A Taliban suicide bomber struck the entrance to the Afghan parliament on Monday and gunmen tried to storm the heavily guarded compound, setting off a gunbattle with police that left two people dead as lawmakers were meeting inside to vote on the appointment of a new defense minister.
Afghan security forces managed to repel the attack, killing all seven gunmen and ensuring that no members of parliament were harmed. But the audacious assault came as the Taliban captured two districts in as many days in the country’s north, displaying their ability to operate on multiple fronts.
Interior Ministry spokesman Sediq Sediqqi said the attack began with a car bomb explosion near the entrance to parliament. Gunmen then attempted to storm the compound but were pushed back by security forces and eventually corralled into a nearby building that was under construction.
Sediqqi later said all seven attackers were killed by police and that no members of parliament were harmed. He said a woman and a 10-year-old girl were killed. Health Ministry spokesman Mohammad Ismail Kahousi said 31 civilians were wounded.
The Taliban claimed responsibility for the attack. The terrorist group’s spokesman, Zabihullah Mujahid, told The Associated Press by telephone that it targeted Stanekzai and the parliament itself. He said the assault showed the “capability of the mujahedeen, who can even attack the parliament in the capital.”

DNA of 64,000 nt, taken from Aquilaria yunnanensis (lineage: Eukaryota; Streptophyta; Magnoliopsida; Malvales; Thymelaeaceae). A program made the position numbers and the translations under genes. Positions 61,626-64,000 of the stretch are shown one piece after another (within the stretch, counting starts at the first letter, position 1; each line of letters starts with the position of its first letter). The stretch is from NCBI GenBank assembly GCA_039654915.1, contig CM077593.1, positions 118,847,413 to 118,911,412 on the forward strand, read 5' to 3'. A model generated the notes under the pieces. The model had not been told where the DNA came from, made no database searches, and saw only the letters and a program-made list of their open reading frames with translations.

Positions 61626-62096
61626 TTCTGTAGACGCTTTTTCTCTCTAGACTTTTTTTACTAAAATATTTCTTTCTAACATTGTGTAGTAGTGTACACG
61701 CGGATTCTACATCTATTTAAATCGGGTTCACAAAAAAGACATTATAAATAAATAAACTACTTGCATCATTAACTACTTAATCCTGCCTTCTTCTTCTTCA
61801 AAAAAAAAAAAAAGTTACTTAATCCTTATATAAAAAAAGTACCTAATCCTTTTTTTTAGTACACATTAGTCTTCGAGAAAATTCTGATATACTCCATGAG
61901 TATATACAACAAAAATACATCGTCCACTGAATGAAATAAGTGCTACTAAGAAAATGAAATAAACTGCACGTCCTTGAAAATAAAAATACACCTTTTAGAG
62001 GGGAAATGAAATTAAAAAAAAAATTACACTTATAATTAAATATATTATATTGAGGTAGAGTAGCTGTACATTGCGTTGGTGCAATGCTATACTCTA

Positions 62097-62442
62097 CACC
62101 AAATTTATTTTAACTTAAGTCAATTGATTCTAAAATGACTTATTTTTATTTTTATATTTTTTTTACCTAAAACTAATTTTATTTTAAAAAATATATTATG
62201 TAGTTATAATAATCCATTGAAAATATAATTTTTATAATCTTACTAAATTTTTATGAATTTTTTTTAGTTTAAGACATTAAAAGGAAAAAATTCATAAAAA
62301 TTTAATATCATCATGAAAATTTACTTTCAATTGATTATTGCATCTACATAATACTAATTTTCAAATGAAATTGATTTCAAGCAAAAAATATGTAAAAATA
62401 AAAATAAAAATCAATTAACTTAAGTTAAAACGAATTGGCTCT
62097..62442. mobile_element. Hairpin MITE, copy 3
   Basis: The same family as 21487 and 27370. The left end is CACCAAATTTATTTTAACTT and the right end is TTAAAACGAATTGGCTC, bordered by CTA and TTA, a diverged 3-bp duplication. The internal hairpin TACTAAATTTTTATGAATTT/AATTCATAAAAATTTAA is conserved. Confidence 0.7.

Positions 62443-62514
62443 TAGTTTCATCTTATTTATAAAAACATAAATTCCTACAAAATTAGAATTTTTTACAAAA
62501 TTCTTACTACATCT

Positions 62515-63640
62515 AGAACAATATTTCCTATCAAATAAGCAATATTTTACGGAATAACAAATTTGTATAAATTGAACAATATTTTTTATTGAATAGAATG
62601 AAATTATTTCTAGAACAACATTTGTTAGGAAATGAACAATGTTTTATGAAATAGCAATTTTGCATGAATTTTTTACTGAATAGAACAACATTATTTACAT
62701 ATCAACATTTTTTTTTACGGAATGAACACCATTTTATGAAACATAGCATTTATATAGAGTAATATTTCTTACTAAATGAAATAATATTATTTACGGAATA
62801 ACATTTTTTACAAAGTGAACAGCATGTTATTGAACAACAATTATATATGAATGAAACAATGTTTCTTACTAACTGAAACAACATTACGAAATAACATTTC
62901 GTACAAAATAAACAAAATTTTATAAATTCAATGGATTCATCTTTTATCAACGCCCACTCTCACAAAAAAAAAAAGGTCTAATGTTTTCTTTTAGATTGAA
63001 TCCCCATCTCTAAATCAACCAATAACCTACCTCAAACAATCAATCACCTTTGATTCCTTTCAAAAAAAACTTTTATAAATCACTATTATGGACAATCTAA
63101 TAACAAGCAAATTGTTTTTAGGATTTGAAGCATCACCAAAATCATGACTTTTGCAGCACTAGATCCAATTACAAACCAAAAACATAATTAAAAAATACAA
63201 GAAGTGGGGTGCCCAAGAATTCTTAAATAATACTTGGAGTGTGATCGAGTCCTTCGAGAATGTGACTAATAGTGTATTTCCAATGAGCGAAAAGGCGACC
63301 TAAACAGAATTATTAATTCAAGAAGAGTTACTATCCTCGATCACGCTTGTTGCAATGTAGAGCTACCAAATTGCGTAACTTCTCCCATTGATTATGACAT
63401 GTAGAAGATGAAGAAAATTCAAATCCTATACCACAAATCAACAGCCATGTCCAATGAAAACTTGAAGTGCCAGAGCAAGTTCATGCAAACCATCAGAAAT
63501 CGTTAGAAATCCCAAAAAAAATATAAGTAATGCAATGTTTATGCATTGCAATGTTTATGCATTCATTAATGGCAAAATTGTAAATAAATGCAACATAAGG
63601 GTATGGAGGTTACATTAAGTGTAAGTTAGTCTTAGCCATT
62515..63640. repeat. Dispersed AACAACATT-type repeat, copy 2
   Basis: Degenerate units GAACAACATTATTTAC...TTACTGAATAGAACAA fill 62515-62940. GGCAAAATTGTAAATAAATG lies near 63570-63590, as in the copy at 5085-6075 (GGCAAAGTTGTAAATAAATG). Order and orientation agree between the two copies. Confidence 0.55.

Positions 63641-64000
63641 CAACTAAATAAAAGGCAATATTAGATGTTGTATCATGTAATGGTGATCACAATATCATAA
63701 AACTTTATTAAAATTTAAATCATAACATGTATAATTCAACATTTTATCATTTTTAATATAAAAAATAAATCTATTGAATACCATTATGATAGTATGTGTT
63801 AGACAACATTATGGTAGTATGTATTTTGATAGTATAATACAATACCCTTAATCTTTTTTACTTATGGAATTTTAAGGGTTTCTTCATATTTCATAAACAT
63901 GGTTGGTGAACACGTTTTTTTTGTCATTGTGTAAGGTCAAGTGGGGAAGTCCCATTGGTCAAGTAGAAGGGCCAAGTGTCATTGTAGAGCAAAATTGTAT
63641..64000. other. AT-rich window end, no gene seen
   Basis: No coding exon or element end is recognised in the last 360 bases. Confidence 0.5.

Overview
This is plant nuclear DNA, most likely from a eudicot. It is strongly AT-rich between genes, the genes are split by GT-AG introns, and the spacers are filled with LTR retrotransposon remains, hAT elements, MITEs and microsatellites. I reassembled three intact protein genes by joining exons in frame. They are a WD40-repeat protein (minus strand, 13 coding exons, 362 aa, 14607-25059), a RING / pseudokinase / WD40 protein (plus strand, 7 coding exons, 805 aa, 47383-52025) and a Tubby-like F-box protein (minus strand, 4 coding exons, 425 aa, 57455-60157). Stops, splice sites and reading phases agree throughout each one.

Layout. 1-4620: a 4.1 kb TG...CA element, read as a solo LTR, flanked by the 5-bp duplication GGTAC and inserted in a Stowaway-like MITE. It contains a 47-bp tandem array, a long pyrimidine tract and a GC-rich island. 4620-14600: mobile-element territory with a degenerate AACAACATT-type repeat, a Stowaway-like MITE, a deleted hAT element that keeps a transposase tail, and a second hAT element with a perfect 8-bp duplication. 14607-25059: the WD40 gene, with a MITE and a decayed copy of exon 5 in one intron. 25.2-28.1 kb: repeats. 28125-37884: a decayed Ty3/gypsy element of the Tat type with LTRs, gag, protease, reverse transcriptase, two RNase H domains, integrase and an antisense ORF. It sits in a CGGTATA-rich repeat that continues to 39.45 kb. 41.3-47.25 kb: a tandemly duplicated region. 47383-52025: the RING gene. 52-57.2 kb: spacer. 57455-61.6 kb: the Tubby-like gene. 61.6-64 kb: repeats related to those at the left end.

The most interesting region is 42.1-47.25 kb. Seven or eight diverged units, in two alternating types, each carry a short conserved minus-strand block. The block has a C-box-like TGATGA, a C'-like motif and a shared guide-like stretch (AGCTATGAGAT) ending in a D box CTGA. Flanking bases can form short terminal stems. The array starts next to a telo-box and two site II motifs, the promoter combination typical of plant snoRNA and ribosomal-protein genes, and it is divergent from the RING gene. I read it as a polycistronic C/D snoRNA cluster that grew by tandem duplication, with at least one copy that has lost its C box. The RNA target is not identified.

An Associated Press reporter who witnessed part of the assault heard heavy gunfire outside parliament and saw smoke billowing from the entrance as ambulances raced to the scene. The reporter later heard sporadic shooting from the building where the terrorists were said to be holed up.
Just down the street, hundreds of children were evacuated from a school. Parents could be seen racing toward the building, shouting out the names of their children.
Afghan President Ashraf Ghani strongly condemned the assault.
“Targeting innocent people [during] Ramadan is a clear act of hostility against the religion of Islam,” his office said in a statement, adding that the perpetrators “are criminals who are bound by no creed or religion.”
In Washington, State Department spokesman John Kirby said the U.S. condemned the attack, which he said “demonstrates the gulf between the Taliban and the people of Afghanistan, and shows blatant disregard for human life and for democracy.”
U.N. Secretary-General Ban Ki-moon also condemned the assault “in the strongest terms,” his spokesman said.